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Keep your heart healthy

Navy Hospital Corpsman 3rd Class Joshua Lazenby, a respiratory technician at Naval Hospital Jacksonville, Internal Medicine, administers a pulmonary function test to Joy Davis. A pulmonary function test measures how well the lungs add oxygen and remove carbon dioxide from the blood. February is American Heart Month; spread the word about stopping this deadly disease and encourage people to live heart-healthy lives. (U.S. Navy photo by Jacob Sippel) Navy Hospital Corpsman 3rd Class Joshua Lazenby, a respiratory technician at Naval Hospital Jacksonville, Internal Medicine, administers a pulmonary function test to Joy Davis. A pulmonary function test measures how well the lungs add oxygen and remove carbon dioxide from the blood. February is American Heart Month; spread the word about stopping this deadly disease and encourage people to live heart-healthy lives. (U.S. Navy photo by Jacob Sippel)

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Heart Health

NAVAL HOSPITAL CAMP LEJEUNE, N.C. — Heart disease is the term used for several types of problems affecting the heart. Coronary Artery Disease is the most common type of heart disease. CAD kills more than 380,000 people every year. Forty seven percent, or about half of all American adults have at least one of the three major risk factors for heart disease – high blood pressure, high cholesterol and smoking. The more risk factors you have, the more likely you are to develop heart disease.

Some of the most common conditions that lead to heart disease can be improved with healthy lifestyle changes. Obesity, alcohol consumption and tobacco use are among the leading factors contributing to heart disease. Healthy diets, along with physical activity are two of the easiest ways to reduce these risks and should be discussed with a health care provider.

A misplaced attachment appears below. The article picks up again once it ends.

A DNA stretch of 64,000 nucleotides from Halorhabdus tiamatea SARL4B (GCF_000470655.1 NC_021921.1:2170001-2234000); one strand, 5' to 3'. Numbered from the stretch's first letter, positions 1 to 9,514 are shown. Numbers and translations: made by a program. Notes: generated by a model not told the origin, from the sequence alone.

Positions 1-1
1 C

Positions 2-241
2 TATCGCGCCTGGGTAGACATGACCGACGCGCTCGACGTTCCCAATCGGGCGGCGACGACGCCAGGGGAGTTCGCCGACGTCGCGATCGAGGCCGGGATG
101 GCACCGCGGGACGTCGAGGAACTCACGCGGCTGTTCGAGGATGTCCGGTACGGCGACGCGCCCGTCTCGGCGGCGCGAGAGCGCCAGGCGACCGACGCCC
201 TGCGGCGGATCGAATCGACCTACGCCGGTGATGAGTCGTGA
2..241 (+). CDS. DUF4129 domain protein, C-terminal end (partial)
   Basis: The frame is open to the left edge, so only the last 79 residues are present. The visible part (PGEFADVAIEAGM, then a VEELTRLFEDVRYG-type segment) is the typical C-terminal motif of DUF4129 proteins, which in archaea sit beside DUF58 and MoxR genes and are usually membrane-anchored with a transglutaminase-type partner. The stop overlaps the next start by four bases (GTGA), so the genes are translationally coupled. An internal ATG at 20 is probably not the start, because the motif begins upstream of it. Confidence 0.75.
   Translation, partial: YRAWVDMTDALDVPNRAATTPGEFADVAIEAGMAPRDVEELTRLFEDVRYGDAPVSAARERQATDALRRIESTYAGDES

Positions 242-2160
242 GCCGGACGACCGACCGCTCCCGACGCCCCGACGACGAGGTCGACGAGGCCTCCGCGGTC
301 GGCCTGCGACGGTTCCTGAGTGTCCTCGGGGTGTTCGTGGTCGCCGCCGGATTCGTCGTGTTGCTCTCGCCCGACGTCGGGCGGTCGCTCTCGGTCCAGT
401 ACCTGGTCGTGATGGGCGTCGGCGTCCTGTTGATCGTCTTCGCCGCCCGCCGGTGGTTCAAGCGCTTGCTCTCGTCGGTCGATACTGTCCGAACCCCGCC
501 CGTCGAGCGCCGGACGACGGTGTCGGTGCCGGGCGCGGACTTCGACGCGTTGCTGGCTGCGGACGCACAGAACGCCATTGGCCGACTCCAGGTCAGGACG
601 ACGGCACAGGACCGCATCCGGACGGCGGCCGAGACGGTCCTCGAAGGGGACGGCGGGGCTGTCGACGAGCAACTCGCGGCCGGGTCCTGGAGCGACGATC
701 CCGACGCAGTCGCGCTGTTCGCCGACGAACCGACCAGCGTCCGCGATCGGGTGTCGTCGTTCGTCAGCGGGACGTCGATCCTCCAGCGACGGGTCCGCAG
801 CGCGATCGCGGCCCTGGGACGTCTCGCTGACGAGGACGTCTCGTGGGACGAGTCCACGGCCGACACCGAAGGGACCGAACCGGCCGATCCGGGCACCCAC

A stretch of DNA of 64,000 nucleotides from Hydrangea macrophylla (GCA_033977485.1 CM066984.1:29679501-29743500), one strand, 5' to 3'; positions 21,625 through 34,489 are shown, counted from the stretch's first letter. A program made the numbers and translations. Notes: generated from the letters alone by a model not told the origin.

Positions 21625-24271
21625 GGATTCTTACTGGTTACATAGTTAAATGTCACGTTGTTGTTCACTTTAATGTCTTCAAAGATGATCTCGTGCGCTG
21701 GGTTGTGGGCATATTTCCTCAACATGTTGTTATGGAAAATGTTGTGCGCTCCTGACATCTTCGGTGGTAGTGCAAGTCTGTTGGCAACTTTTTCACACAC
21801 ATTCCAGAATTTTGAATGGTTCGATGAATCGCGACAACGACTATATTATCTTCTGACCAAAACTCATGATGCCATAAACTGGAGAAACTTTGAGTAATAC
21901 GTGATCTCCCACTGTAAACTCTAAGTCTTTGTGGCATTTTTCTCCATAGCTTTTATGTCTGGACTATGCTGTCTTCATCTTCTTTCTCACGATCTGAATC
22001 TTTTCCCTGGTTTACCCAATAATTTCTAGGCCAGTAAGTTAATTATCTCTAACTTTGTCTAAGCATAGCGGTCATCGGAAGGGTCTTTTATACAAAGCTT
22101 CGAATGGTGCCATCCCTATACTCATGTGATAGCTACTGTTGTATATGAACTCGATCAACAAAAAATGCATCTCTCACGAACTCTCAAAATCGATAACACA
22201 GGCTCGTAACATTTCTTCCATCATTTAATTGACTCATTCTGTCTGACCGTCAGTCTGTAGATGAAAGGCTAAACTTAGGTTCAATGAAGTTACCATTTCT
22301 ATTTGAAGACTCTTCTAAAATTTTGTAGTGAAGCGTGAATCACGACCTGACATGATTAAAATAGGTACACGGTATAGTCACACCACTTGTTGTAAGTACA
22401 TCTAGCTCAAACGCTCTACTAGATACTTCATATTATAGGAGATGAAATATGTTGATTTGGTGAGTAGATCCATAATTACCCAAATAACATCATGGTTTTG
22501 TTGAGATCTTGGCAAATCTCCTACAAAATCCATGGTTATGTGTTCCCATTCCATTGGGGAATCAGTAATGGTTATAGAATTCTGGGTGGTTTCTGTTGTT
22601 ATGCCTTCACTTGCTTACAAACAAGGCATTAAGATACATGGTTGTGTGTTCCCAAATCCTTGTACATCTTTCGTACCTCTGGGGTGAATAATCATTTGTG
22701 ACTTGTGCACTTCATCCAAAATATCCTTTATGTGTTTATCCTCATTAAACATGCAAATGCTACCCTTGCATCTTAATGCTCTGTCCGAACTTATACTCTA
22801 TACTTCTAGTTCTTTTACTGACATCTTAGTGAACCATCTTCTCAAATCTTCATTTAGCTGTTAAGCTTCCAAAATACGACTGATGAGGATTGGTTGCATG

“As a cardiologist, two of the most common questions I am asked are, how do I prevent myself from getting heart disease or what should I do to become healthier,” said Cicely Dye, Chief Cardiologist at Naval Hospital Camp Lejeune. 

Dye says her response is always the same, “First, get moving. Regular physical fitness is a significant part of maintaining a healthy heart. Second, eat healthy and in moderation. Third, stop smoking!”

Genetics can also influence an individual’s risk for developing heart disease.

Nearly 735,000 Americans have a heart attack every year. Family members share genes, behaviors, lifestyles, and environments that can influence their health and their risk for disease. Members of a family can pass these traits from one generation to another. Some of the traits you inherit from your parents can affect your risk for heart disease.

There are also several controllable medical conditions that can increase the risk of developing heart disease. If high blood pressure, high cholesterol and diabetes are left uncontrolled, they can increase the risk of heart disease. In the case of diabetes, the risk of heart disease can be as high as four times.

Other research shows that heart disease can be precipitated not only physically, but psychologically as well. We put ourselves at risk simply because of the day-to-day stress in our lives. Common stressors for service members and their families can include daily operational commitments, threat of injury or loss of a loved one or friend in combat, or physical fitness tests.

Nearly 2,150 Americans die each day from heart disease – that's 2,150 reasons to live a healthy lifestyle through diet and exercise coupled with managing your stress. Raise the awareness and keep your heart healthy.

Disclaimer: Re-published content may have been edited for length and clarity. Read original post.

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